MacroScope

Evening of reckoning

EU heads of government and state dine in Brussels this evening to discuss their response to a big slap in the face from the bloc’s electorates.

Italy’s Matteo Renzi, who bucked the trend by winning handsomely as an incumbent prime minister, has the wind in his sails and has pledged to change Europe’s focus towards growth and job creation after years of fiscal austerity in response to the euro zone’s debt crisis.

A French official said President Francois Hollande would back Renzi’s call for more pro-growth policies and tell fellow EU leaders that Europe had reached “the alarm level”. Even Germany’s Angela Merkel – the one who really counts – is talking about Europe’s people not caring about treaty change but job security and prosperity.

Her prescription of focusing on competitiveness, growth and jobs doesn’t sound a million miles away from what Renzi is saying though they come from very different starting points. With France languishing and Renzi suddenly ascendant, it begs the question whether he and the German leader could provide the twin impetus to move the EU forward. Traditionally, only Germany and France in tandem have managed to do so.

Merkel’s intervention begs a further question — whether the further integration that most economists say the euro zone needs to underpin the single currency is a priority, or even possible, if institutional reform is now on the back burner.

PMIs next signpost for ECB

Following a mixed bag of euro zone GDP data last week which showed Germany charging on and Spain holding its own but France stagnating and Italy, Portugal and the Netherlands slipping back into contraction, flash PMI surveys for the euro zone, Germany and France certainly have the power to jolt the markets today.

As things stand, there seems little to dissuade the European Central Bank from loosening policy next month. Five senior sources told us it was  preparing a package of policy options for its early June meeting, including cuts in all its interest rates and targeted measures aimed at boosting lending to small- and mid-sized firms.

Bundesbank chief Jens Weidman speaks later. He told a German newspaper it was not yet certain that action would be taken in June. The three PMI readings are not expected to move much from April with the French numbers lagging those of the euro zone and Germany.

Elusive China gas deal

Vladimir Putin is well into his second and final day of a trip to China during which he was hoping to sign a long-sought gas deal with Beijing. There’s no sign of white smoke so far and if the Russian president leaves empty handed it would be a serious blow.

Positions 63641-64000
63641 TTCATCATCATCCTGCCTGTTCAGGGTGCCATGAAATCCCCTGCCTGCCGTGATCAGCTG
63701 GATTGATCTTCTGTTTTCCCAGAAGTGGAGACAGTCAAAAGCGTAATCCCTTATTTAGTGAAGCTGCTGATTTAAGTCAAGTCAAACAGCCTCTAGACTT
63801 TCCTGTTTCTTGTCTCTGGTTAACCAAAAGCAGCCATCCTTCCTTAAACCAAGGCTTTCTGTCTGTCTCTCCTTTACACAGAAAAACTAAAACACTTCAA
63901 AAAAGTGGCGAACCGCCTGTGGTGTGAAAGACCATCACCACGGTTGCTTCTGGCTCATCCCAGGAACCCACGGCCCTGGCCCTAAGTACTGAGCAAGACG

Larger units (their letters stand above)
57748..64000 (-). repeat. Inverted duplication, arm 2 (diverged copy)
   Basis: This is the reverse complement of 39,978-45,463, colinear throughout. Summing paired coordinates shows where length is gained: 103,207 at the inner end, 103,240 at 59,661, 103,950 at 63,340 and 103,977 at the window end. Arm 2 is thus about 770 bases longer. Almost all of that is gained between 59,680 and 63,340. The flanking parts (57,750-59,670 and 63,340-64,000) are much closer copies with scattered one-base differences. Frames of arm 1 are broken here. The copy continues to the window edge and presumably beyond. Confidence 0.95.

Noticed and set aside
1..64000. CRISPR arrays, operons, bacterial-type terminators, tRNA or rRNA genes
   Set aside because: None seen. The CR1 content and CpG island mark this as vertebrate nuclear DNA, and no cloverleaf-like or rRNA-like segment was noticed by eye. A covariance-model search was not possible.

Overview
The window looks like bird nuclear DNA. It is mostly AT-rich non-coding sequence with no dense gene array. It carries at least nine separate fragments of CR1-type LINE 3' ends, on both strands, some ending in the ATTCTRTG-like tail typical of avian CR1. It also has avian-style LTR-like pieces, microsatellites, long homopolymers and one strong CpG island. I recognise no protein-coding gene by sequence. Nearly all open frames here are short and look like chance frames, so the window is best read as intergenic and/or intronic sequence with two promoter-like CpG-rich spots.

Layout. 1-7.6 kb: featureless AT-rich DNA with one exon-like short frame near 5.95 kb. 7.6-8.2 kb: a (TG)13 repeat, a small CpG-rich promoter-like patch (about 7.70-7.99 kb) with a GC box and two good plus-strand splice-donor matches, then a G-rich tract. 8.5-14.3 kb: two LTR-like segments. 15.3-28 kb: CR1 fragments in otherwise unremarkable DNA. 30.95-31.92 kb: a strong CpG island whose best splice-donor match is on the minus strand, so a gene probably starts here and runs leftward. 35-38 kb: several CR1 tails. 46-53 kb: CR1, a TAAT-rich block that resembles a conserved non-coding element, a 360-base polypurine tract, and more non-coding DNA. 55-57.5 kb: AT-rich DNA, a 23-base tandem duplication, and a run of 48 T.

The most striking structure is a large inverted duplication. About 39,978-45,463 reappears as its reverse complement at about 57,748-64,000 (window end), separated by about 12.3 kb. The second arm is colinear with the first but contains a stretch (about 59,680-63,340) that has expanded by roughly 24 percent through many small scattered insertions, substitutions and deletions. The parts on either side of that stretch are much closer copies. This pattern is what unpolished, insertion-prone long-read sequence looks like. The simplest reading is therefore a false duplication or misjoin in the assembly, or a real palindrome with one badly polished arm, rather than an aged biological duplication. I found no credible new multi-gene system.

Gazprom has repeatedly said negotiations are in their final stages but it seems there has been no agreement yet on price and Moscow may have to lower its sights given the prospect of it losing business in Europe, which has been spooked into considering how to secure its energy needs elsewhere in future, has rather strengthened Beijing’s negotiating hand.

There has been a lot of talk in Russia about a pivot to the east but some analysts say that could never fully compensate for lost business with the West and if the China gas deal which could be worth $400 billion or more does not come to pass the strategy will look hollow. Late on Tuesday, a Putin spokesman said negotiators from both countries have been unable to bridge differences on price.

Putin desperately seeking gas deal

Ukraine seems to be in something of a holding pattern before Sunday’s election though the question of how those polls can be securely conducted in parts of the country where pro-Russian rebels want to secede remains a very live one.

We reported yesterday from Donetsk where officials working to prepare for the May 25 presidential poll described intimidation and threats from separatists which prompted them to shut down their office. The interior minister in Kiev has said it would be impossible to hold “normal elections” in the regions of Donetsk and Luhansk which are home to nearly 25 percent of the electorate.

Moscow said yesterday that President Vladimir Putin had ordered Russian forces near Ukraine’s eastern border back to their bases, though NATO and the United States said they saw no sign of a pullback.

Why EU elections can matter

Some interesting action over the weekend: in a foretaste of this week’s EU elections, Greece’s leftist, anti-bailout Syriza party performed strongly in the first round of local elections on Sunday, capitalizing on voter anger at ongoing government austerity policies.